__ “But there are three confounders: Not all stress is bad for learning. Nothing focuses your attention like an AK-47. But under stress conditions, blood flow is diverted to your thighs. You’ve probably heard of fight or flight—well, that’s also kind of a myth. It’s flight, period. We’ll fight if we’re cornered. Stress will focus you for a time to let you get out of Dodge—but not to do a calculus test.
__ “The second confounder is that what is stressful for one person is not necessarily stressful to somebody else. Some people love jumping out of airplanes; for others it’s their worst nightmare.
__ “Third, if you looked at the physiology workup of someone experiencing intense pleasure and someone experiencing intense stress, and asked me, ‘John, who is having an orgasm, and who is being chased by a tiger?’ I couldn’t tell you the difference. That’s why it’s so hard to do this research.
__ “Eventually, what allowed us to understand stress was the perception of control. ‘Out of control’ is measured in two dimensions; you can’t control the frequency or the severity of the adverse stimulus. The less you feel in control, the more likely you are to experience the type of stress that can hurt learning. If you feel out of control of your life, you are more likely to experience depression and anxiety disorders.
__ “The stress response was built for stresses that last no more than five minutes in duration. The saber-toothed tiger ate you, or you ran away from it. If you overlay culture and society on top of this Pleistocene brain of ours—you are in a bad marriage, or a bad job, or are being beaten up at night by a bad dad—you can have a saber-toothed tiger that’s at your doorstep not for five minutes, but for decades. We now know that type of stress causes brain damage.
__ “If you look at images of some brains, it looks like someone took a shotgun and blew away parts of their hippocampus. BDNF, which is regulated by the hippocampus, can mitigate the effects of cortisol. But if you have too much cortisol, the defenses are overwhelmed and brain damage occurs.
__ “We now know that aerobic exercise buffers against stress because it increases the amount of BDNF in the brain. That’s why we think aerobic exercise worked as well as Zoloft. But this is the good news: It is only the stressors that you believe you have no control over that cause the damage. You just have to look at those stressors you have no control over, and not focus on anything else.
__ “The first step is to make a list of the stressful things in your life, and separate the ones you can control from those you can’t. Know thy enemy. If you know what is bothering you, it produces a level of control that you did not have before. It’s just the beginning stage, but you have to know where the battleships are before you can sink them.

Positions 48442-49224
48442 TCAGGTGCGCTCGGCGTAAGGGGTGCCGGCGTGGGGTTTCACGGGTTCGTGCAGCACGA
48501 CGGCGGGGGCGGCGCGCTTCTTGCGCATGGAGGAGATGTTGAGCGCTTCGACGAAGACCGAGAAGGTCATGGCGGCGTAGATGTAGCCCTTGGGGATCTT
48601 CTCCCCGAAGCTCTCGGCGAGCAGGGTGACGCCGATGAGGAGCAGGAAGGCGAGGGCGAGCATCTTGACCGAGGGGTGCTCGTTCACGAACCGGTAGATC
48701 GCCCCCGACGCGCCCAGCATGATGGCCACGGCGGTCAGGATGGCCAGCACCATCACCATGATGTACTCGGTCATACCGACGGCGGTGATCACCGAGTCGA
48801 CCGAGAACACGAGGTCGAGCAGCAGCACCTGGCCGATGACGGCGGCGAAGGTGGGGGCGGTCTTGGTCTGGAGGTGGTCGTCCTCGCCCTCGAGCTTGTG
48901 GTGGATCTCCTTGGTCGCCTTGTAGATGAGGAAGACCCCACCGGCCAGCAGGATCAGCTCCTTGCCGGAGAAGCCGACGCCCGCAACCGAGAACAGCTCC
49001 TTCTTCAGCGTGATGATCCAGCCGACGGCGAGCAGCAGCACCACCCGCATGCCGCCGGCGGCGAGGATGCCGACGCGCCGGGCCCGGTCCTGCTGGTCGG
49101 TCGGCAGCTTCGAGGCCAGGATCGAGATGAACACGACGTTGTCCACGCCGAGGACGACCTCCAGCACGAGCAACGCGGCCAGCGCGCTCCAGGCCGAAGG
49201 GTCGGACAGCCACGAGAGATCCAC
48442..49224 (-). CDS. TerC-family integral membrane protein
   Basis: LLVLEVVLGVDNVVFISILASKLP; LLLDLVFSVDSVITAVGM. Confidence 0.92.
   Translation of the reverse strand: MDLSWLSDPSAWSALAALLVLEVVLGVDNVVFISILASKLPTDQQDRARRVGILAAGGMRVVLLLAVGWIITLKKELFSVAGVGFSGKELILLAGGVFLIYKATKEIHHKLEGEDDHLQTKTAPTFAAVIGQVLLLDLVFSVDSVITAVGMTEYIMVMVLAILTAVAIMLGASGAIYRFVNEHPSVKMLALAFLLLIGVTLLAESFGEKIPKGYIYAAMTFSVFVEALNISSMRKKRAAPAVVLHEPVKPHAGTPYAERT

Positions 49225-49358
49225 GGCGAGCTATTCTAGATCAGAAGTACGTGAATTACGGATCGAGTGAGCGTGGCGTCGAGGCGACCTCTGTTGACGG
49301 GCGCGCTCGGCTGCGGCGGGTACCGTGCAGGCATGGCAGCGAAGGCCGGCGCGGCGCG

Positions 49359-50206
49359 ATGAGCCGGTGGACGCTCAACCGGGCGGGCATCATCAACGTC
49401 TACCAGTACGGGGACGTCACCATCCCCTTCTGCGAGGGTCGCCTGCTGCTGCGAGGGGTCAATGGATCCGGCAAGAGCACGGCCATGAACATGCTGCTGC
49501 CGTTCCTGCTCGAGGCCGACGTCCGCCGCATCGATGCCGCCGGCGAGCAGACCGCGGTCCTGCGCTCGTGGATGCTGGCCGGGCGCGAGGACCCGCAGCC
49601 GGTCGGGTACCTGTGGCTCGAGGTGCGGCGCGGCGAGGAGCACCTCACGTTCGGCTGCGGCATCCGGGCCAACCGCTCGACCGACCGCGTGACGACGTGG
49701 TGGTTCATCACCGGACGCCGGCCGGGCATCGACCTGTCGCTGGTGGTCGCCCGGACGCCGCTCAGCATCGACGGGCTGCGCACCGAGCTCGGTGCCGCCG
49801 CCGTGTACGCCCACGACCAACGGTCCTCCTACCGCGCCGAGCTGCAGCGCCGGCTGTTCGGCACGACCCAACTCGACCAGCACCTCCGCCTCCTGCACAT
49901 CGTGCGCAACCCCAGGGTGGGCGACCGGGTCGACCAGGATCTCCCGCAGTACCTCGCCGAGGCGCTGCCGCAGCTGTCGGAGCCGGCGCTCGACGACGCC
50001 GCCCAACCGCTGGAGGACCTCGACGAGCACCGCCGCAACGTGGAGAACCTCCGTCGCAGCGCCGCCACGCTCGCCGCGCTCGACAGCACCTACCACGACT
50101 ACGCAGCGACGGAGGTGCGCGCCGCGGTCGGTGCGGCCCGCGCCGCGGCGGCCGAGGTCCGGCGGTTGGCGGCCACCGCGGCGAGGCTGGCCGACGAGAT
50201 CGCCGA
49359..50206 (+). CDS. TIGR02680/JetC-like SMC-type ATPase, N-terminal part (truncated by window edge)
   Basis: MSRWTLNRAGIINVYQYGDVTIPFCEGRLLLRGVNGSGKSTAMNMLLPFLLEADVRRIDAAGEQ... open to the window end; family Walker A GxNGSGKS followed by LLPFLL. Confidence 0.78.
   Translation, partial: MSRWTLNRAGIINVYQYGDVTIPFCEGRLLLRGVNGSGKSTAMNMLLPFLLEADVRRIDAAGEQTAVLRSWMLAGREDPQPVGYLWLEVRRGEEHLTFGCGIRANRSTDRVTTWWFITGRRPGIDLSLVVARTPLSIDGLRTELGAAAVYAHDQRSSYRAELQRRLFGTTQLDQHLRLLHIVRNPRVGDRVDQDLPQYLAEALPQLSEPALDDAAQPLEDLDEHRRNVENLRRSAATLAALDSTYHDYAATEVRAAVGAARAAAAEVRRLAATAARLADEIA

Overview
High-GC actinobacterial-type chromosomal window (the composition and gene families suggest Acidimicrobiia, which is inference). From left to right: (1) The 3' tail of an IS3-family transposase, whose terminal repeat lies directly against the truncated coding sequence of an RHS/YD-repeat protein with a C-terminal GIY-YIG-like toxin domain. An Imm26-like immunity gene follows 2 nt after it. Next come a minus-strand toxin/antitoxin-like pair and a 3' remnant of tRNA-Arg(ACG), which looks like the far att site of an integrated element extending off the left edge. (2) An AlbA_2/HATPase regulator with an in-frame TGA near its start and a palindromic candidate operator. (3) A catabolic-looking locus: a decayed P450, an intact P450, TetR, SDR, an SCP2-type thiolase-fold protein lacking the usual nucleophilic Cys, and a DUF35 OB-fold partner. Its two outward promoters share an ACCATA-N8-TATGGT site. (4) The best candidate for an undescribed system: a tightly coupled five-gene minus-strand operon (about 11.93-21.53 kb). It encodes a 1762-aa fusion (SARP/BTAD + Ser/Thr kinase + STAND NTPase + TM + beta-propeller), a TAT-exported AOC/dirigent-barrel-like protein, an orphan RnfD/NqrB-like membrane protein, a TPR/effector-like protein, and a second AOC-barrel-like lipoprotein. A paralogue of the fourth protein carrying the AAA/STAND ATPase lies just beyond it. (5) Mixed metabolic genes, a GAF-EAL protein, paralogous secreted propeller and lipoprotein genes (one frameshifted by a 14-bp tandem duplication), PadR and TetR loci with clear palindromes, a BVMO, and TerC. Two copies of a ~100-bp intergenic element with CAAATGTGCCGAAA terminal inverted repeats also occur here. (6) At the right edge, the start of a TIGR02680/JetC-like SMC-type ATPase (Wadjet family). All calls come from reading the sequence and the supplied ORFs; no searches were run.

__ “There are two powerful palliatives. One of them is cognitive behavioral therapy—every time you have a self-defeating thought, you introduce a non-self-defeating thought and reward yourself for doing so. If you do it regularly, the self-defeating thought diminishes in power. The other is the unbelievable power of empathy—both delivering it and feeling it. There is a powerful neurobiology of empathy.
__ “Empathy has three requirements: One, you have to be able to detect an affective change in somebody else. Autistic kids can’t do this. If someone who is usually happy is sad one day, you can detect it. Number two is imaginative transposition. You take what you think that person is experiencing and you put it on yourself, as if it were clothing. Third, you know at all times that that pain belongs to them, not you. You never create a transference response. If you have those three things, you have empathy—or at least the kind we can measure in the laboratory. We even know the neurons involved, what are called mirror-neurons. It’s very useful for teachers, or even as a CEO.
__ “When somebody’s feelings are intense, you do the Medina two-step. First, you have to verbally describe to the person what they see on the person’s face. You look pissed off. And then you make a guess: I bet you’re pissed off because you got this report late. If you do things like that, you can actually see people’s heart rates go down. They immediately sense that they might be understood. That alleviates stress in a relationship.”
“It wasn’t until about six or seven years ago that we had any idea why you needed sleep. It’s not energy-restorative—that’s another myth you can throw out. There’s only one point in the sleep cycle when you’re saving more energy than you’re expending.
__ “We now think we know why you sleep: memory consolidation. The rumor is, a graduate student made a mistake and turned it into a PhD. He was teaching a rat to go through a maze, and had 100 electrodes buried in the rat’s brain. As the rat was learning the maze, the researchers watched what was going on in the rat’s brain. They found a maze-specific signature. When the rat learned the maze, the rat deployed the maze-specific signature. The rumor is, the grad student forgot to remove the electrodes or turn off the equipment. So he gets up the next morning and sees the machines are still on. The rat is still asleep, and it learned the maze. When he looks at the printout, he sees the thing that made his PhD: the maze-specific pattern had been deployed all night long. The rat was replaying what he had learned that day a thousand times at night. All of a sudden it hit him: The rat is sleeping so he can turn off all the sensory input and just pay attention to the psychological interiors—what he needed to learn. So the student decided to see if he disrupted the rat’s sleep, if it would destroy the learning he did the previous day. And that’s exactly what he found.
__ “If you disrupt somebody’s sleep, you disrupt their offline possessing. So now we know why we sleep: So that we can learn.” bw